Yes, folks, this is my promised rant about watercolor paper. Now that I’ve been playing around with my watercolors for a few weeks, I’m remembering my frustrations and why I finally gave up watercolor painting. It’s not because of the paints or the process; it’s because of the paper.
In the past, when I was first learning about art, I read countless articles and watched many video demonstrations on the art of “watercolor paper stretching.” And I’ve tried them all.
For me, plain and simple, nothing works. At least, nothing works too well.
I do have a block of Arches watercolor paper which I purchased back in 2016 when I was first learning art and first exploring watercolor. Using it helped. But Arches is expensive, definitely not a good choice for novice watercolorists like me, and certainly not the sort of paper I want to use for watercolor warm-ups and practice sessions.
It leads to a bit of a catch-22. When you’re learning watercolor, you don’t want to use expensive paper, but, if you use cheap paper that buckles and warps, you’ll never learn watercolor.
Maybe that’s a bit of an exaggeration, but that was how I felt back in 2016, and in many ways, I still have those same feelings now in 2020.
I have learned one thing though, purely by accident. It’s an encouraging sign. What happened was that I went through my usual procedure for stretching a sheet of my Canson 140-lb. cold-pressed watercolor. I then taped it to my board — which is actually a sheet of Plexiglas. The paper did warp slightly, as it always does. But I went right ahead and started my painting process — part of my 100-day project. I worked around the warp as best I could and washed in the colors for a sky.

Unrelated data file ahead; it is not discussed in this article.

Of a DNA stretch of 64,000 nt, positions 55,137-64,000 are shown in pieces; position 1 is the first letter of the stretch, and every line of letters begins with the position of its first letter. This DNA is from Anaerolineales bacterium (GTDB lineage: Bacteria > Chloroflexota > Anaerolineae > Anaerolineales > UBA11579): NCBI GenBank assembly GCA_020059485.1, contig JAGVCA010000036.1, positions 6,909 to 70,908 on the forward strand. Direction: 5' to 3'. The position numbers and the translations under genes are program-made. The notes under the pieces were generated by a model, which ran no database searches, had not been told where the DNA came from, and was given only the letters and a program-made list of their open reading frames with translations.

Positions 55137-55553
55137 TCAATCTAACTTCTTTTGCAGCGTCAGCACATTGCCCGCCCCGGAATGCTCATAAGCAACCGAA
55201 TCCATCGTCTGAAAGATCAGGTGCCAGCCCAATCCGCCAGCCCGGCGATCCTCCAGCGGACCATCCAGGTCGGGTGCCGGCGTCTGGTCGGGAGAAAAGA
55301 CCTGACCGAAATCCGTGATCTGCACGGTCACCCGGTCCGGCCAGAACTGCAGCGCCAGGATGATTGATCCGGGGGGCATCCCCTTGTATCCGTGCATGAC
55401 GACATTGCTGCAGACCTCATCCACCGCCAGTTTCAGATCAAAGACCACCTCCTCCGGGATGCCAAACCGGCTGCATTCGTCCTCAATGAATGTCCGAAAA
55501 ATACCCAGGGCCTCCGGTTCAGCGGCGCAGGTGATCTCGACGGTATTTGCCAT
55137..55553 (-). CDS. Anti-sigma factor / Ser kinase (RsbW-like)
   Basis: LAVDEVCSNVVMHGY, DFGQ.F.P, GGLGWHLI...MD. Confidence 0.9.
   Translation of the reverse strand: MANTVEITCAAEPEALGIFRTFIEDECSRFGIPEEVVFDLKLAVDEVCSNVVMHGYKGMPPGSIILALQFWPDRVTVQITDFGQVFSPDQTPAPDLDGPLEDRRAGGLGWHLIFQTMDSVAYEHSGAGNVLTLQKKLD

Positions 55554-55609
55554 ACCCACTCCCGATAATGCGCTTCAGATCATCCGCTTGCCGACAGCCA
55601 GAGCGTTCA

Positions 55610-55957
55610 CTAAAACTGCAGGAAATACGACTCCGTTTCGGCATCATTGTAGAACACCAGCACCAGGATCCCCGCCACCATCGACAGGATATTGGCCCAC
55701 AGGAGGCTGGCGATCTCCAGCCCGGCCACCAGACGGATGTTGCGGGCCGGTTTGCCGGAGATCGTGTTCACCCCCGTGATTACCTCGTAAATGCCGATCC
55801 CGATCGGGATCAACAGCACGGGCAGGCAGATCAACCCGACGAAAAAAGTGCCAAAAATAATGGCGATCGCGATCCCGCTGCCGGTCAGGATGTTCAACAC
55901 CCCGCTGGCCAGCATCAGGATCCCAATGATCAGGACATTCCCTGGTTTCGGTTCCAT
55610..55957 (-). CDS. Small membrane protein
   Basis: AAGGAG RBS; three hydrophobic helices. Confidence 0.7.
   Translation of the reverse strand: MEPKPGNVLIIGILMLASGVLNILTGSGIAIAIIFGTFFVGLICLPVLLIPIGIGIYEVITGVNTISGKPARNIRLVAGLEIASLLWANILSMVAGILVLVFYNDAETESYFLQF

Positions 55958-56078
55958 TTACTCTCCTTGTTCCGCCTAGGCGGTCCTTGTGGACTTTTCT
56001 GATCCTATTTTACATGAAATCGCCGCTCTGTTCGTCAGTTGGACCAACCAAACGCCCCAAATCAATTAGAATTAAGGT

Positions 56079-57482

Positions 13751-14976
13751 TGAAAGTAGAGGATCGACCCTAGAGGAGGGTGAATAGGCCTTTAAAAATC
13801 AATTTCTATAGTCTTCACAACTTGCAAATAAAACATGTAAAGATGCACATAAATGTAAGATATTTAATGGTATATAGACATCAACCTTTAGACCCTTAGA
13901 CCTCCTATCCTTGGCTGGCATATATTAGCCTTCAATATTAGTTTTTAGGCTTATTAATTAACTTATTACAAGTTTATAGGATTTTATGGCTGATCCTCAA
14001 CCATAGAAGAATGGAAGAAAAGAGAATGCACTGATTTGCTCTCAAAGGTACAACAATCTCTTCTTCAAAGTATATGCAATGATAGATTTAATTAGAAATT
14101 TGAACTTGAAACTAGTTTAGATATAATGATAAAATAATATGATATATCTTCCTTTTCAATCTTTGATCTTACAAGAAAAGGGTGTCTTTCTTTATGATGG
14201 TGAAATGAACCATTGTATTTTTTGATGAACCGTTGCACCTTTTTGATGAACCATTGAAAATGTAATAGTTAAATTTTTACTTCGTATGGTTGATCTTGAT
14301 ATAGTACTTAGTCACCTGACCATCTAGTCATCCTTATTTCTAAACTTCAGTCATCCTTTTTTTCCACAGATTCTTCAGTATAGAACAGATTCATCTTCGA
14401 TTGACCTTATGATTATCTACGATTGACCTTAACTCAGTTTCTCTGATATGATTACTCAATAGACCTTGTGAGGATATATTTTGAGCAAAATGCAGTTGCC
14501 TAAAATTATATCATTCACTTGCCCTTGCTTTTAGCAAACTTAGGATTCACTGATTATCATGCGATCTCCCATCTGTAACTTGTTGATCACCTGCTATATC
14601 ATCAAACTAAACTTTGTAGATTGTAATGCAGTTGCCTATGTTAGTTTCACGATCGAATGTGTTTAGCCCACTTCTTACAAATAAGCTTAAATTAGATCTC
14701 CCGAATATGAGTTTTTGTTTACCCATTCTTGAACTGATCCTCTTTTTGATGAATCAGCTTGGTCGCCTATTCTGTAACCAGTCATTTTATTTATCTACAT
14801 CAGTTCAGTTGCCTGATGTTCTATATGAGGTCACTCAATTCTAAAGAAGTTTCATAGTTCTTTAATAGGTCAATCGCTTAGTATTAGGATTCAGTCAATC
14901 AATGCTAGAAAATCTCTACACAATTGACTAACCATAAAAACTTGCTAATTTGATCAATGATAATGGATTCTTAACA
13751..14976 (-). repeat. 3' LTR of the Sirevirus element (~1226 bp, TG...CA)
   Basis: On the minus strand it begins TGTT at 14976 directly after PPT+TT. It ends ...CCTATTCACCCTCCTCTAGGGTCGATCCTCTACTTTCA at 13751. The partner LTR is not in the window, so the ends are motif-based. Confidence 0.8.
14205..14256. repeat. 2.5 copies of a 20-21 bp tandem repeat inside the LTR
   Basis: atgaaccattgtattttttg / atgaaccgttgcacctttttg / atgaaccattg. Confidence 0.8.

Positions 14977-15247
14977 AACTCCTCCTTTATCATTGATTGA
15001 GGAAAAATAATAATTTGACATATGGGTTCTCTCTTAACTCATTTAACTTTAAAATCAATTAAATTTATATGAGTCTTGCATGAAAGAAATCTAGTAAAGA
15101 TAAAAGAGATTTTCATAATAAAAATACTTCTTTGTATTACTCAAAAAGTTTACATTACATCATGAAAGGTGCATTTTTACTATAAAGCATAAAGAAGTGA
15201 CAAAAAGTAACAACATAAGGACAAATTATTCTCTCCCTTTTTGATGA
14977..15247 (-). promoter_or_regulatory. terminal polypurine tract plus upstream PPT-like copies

That was all I did. I left the painting right where it was, and went on to other art projects. The next morning I came back to the studio, did a few watercolor warm-ups on a nearby table, and then prepared to work more on my painting from the previous day. It had, over the intervening 24 hours, dried completely, and to my amazement, the warps and buckles were no longer there…well, a little warp was there, but it was barely noticeable.
Hallelujah! Does this mean that if I work slowly — very slowly — on a watercolor painting, I might be able to avoid those awful buckles? In the past I’ve been impatient. I’ve rarely ever allowed anything to dry thoroughly while working. I think I might have just learned a very valuable lesson — about painting and about patience.
Or maybe that experience was just a fluke. I don’t know yet. I am open to ideas and suggestions from other watercolorists. What methods do you use to stretch your paper? What specific watercolor paper do you use for practice?
As much as possible, I’m doing my warm-ups and practice work on newsprint or on older paintings, using up every possible inch, painting over old colors, and gradually becoming more familiar with my paints and water, and with my brushes, too. From time to time, though, I need the practice of working on actual watercolor paper, so I’m open for suggestion on what brands you recommend.
So…how do YOU avoid buckles and warps in your watercolor work?
MORE ON THIS TOPIC TOMORROW!